PRINTABLE VERSION   EMAIL TO A FRIEND   RSS FEEDS 09:47 GMT, Monday, 2nd Jun 2014, by Agrimoney.com
Morning markets: new month, new money into ag markets?

New month, new money?

There is an idea that the start of a month sees funds inject fresh cash, just as they tend to withdraw funds at month end.

However, there was little sign of that on the first trading day of June.

In fact, early deals were marked by some landmark price falls.

Weakness in Asia

In Asia, rubber dropped 3.6% to touch 191.50 yen a kilogramme in Tokyo, the weakest for a benchmark contract since August 2009.

Prices are being undermined by strong inventories in China, whose easing rate of economic growth is only adding to ideas that these stocks may take some time to work through.

Meanwhile, production is still growing, if with signs of a marked slowdown. World rubber output will exceed demand by 241,000 tonnes in 2014, a fourth year of oversupply, according to the International Rubber Study Group.

In Kuala Lumpur, palm oil dropped too, touching 2,386 ringgit a tonne, a seven month low, before recovering some ground to stand at 2,397 ringgit a tonne at 09:40 UK time (03:40 Chicago time), down 1.1% on the day.

The vegetable oil was undermined by data underlining a weak performance by Malaysian exports in the second half of May.

Malaysian palm shipments rose 7.8% overall last month, cargo surveyor Intertek said. But that implied a sharp slowdown later in May, given the 23% rate of increase reported half way through the month.

'Crusher woes continue'

Sticking in Asia, concerns about the appetite for soybeans by China, the top importer of the oilseed, were hardly helpful to prices in Chicago either.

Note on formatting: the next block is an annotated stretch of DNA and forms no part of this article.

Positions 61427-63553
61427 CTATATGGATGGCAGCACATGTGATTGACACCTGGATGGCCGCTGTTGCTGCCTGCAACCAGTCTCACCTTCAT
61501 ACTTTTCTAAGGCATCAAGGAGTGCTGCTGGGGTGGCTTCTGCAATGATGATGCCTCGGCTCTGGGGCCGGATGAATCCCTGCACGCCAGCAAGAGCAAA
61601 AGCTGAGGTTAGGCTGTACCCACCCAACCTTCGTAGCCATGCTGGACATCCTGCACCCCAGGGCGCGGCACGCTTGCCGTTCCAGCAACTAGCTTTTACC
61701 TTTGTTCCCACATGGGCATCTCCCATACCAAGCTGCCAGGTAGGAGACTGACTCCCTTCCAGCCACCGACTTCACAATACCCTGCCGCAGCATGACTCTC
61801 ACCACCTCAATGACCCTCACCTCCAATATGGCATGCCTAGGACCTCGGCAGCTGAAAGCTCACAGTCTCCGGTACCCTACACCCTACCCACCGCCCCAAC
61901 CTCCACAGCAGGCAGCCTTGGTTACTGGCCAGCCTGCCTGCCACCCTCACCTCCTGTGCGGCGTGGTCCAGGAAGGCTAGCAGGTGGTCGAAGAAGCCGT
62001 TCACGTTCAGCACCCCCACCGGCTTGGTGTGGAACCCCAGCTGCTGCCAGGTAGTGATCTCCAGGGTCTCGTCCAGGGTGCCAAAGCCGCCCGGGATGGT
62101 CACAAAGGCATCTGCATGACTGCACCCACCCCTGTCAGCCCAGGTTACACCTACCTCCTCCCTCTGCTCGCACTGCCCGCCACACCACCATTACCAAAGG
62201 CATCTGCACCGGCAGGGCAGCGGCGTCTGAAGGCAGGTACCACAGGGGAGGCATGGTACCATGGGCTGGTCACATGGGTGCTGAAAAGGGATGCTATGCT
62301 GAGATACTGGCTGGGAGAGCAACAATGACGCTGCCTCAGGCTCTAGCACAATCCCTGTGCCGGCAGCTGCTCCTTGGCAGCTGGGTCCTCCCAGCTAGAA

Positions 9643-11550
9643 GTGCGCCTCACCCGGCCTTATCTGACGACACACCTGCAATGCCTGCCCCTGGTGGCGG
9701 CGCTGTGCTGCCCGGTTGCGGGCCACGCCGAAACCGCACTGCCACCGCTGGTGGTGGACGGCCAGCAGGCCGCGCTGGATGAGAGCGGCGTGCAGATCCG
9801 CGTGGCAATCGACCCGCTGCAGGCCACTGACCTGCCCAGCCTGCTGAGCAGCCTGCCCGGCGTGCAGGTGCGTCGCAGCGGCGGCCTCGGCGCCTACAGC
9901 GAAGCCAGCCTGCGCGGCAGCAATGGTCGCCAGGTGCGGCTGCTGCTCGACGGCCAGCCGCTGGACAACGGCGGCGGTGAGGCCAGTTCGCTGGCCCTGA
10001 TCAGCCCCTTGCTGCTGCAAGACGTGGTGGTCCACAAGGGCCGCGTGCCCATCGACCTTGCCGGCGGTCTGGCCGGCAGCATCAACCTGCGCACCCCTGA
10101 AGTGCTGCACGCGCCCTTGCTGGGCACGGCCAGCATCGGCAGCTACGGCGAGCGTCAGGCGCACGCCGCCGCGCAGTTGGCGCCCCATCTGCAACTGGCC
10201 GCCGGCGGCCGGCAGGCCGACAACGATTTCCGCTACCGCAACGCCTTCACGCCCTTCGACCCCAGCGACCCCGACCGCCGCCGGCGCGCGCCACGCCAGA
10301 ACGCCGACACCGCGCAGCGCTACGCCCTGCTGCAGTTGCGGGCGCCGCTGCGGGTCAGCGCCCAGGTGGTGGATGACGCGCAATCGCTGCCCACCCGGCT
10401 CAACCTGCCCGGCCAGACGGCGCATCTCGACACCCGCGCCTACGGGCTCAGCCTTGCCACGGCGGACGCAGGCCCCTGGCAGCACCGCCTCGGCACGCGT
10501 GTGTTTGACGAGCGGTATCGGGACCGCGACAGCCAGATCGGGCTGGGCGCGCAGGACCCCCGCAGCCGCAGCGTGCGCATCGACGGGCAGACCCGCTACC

"There is chatter that some Chinese firms run into credit problems and there are continuing reports that vessels loading in Brazil have no destination yet established," CHS Hedging said.

Benson Quinn Commodities said: "China crusher woes continue with spot margins negative and the small crusher unable to get credit on Brazilian cargoes."

Furthermore, there are ideas that China may at this week's auction of soybeans from state reserves put a bigger volume up for sale.

Rapeseed upgrade

Weakness in palm oil is hardly helpful to soy complex prices either, with the vegetable oil a major competitor to soyoil.

And, elsewhere in the oilseeds complex, Strategie Grains nudged its forecast for the European Union rapeseed crop, the world's biggest, higher by 200,000 tonnes to 21.8m tonnes, citing benign weather.

In Paris, November rapeseed was indicated down 0.4% at E353.00 a tonne.

Paris-based Agritel said that an "abundant European harvest outlook, progress sowing canola in Canada and weak palm oil prices do not support the rapeseed market".

'Near-ideal weather'

Still, Chicago soybeans themselves did worse, falling 0.6% to $14.83 a bushel for the July contract, and by 0.9% to $12.23 a bushel for the new crop November contract.

Also pitching again soybean bulls is favourable weather for US sowings,

"Weather remains near ideal for the already-planted crop as warmer temperatures and ample moisture allows for rapid emergence," CHS Hedging said.

And traders believe some 80% of US soybeans have been sown, although the US Department of Agriculture will later reveal the weekly official update on this.

As for old crop, Benson Quinn Commodities noted that US cash markets are "indicating there are still soybeans available".

The market will, in quarterly stocks data at the end of this month, "be looking for signal that USDA may have understated production last year", the broker said.

'Above-average start'

For corn too, the favourable US conditions have been giving power to bearish sentiment.

Indeed, speculators cut their net long position in Chicago corn futures and options by more than 29,000 contracts in the week to last Tuesday.